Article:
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Wednesday, December 7, 2022

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You Will Do Odd Jobs Your First Time In America As An African Immigrant

FIRST TIME IN AMERICA

If it is not an office job, I no fit do am for this Nigeria: hin reach obodo oyinbo land, na factory/gbeya-gbebaba jobs hin first do.😂😂

A lot of people came into this country with unreasonable expectations. Here is the thing: I once did both (odd) jobs in my first few years in America, but I had a CLEAR PLAN that clearly paid off. If you are going to survive in America, as an immigrant, you have to be ready to do whatever it takes. Dem no dey borrow person money for this country ooo. If you have a plan, you will survive.

My first job in America paid $8.50/hr. After three colleges and multiple tough examinations, and as a lawyer, I now earn nothing less than $200/hour (and that is a conservative figure).

If the odd jobs will help you to meet your immediate needs, do those odd jobs. Nobody cares. However, don’t stay on that odd job forever. Review your plan every year. There is money in the developed countries, but you need to meet certain criteria to get some good-paying jobs. If you want to earn like your friends doing IT, or like lawyers/doctors/engineers/chemists, you have to get the necessary education, certifications and licenses. You have to do the HEAVY LIFTING.

There is no miracle or a magic wand. The only miracle is to pray for more wisdom to succeed in your academics, research and examinations. Before your program ends, employers will start making offers. Education is not a scam.

If you are a new immigrant, a good education is your ticket to the high table. If you were a professional in Nigeria before coming here, do your best to capitalize on your experience. If you need to augment your experience with certifications or another graduate degree, do so. Your likelihood of success will increase.

Don’t underrate the degrees/professional experiences you achieved in Nigeria. NEVER! Evaluate your degrees. Get a professional resume writer to review your resume (take out all the irrelevant data that they put on resume in Nigeria: for instance, your resume should not include your DOB, religion, number of children, primary school, church-related activities, and other irrelevant things).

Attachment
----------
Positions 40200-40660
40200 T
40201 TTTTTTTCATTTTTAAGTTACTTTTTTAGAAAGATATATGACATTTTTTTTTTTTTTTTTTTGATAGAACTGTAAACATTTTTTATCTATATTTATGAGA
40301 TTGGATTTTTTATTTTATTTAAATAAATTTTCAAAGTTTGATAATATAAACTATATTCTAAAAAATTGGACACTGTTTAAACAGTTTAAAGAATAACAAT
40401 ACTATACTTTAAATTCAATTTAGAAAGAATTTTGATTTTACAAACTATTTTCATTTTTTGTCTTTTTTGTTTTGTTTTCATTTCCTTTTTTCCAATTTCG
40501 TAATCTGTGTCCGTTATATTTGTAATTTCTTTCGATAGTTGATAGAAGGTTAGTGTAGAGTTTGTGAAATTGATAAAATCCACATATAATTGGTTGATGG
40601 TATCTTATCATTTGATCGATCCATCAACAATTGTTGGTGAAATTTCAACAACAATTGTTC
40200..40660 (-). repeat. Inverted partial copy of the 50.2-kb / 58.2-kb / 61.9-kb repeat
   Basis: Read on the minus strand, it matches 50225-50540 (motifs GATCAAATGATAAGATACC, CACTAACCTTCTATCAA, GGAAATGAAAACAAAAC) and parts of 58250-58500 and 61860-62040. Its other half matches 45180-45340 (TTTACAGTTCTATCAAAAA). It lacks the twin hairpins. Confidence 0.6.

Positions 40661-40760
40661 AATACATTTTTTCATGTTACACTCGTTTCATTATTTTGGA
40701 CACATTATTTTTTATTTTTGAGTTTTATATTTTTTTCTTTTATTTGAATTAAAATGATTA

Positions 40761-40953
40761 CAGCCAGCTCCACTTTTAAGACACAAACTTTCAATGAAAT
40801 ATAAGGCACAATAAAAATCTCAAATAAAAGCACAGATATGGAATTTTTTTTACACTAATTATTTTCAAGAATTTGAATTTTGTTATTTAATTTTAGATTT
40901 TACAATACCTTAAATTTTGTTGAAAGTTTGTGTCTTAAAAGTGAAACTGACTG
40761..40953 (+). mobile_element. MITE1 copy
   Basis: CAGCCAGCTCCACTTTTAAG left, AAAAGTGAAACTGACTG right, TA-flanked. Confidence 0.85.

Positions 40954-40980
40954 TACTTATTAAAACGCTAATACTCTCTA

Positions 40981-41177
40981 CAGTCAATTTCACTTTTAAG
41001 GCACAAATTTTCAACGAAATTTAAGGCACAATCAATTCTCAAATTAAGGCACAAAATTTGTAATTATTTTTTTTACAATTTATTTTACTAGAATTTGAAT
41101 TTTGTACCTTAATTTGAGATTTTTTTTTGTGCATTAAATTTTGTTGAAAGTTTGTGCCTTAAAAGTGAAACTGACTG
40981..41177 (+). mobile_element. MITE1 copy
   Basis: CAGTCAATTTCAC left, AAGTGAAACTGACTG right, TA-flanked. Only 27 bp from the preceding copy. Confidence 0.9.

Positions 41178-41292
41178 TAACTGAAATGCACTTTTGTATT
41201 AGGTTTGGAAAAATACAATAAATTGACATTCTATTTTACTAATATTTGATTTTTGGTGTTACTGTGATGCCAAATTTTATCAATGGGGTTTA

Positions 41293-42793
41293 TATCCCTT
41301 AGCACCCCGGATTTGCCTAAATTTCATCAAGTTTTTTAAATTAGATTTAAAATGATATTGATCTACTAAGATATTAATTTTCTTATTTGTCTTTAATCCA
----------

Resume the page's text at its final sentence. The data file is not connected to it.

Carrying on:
Also, clean up your LinkedIn, too, and start by applying through agencies: contract jobs are easier to get than full-time jobs. Start there. Over time, make a play for a full-time job.

If you are still in school here, and towards the end of your program, start attending job fairs, reaching out to employers might help, too. I like how Nigerians at Wayne State University are connecting themselves. A PhD chemistry will land you a six-figure salary after graduation. How is education a scam? Some of my mentees are already earning what they could only dream of years ago, and they only came here less than three years ago. Again, education is your ticket to the high table.

What else do I need to tell you? America and most developed countries value education, skills, and certifications. If you are not armed with these future-focused skills, you won’t suffer, but you will be stuck with minimum-wage jobs (your annual salary increase will be insignificant). To earn more, you will work overtime. And, trust me (I was there), they will use you.

True story: In 2012, two years after I arrived in the U.S., I sued my former employer (a rehabilitation center for people with intellectual and developmental disabilities) for wrongful termination. I had finals at school, and I sought a paid-time off, which was approved, only to be terminated upon return. The case dragged on for months, but I won (at the hearing, I tendered a PTO request form, which was signed by my immediate supervisor, as my main exhibit. The said supervisor authenticated the signature, and that was the Eureka moment. I got a lump sum and other remedies, which I invested in my education. This is not the story of all immigrants. If I didn’t win the case, my plan wouldn’t have changed. I was determined to get the best education. I went to school on weekdays, studying hard, and I worked ‘double weekends’ (16 hours on Saturday and Sunday). My new employer then was Resources For Human Development, Pittsburgh, another rehabilitation center for people with intellectual and developmental disabilities. In law school, I had different jobs, too.

Your path might be different. (Talk to experienced people. You are unique. My path is not your path. Information is power. Avoid listening to those who think certain jobs are not meant for “immigrants.” That is their own reality. My/your reality is different.)

Go for the gold: but education is still your ticket to the high table.

I am done pontificating, for now.

Happy Friday!

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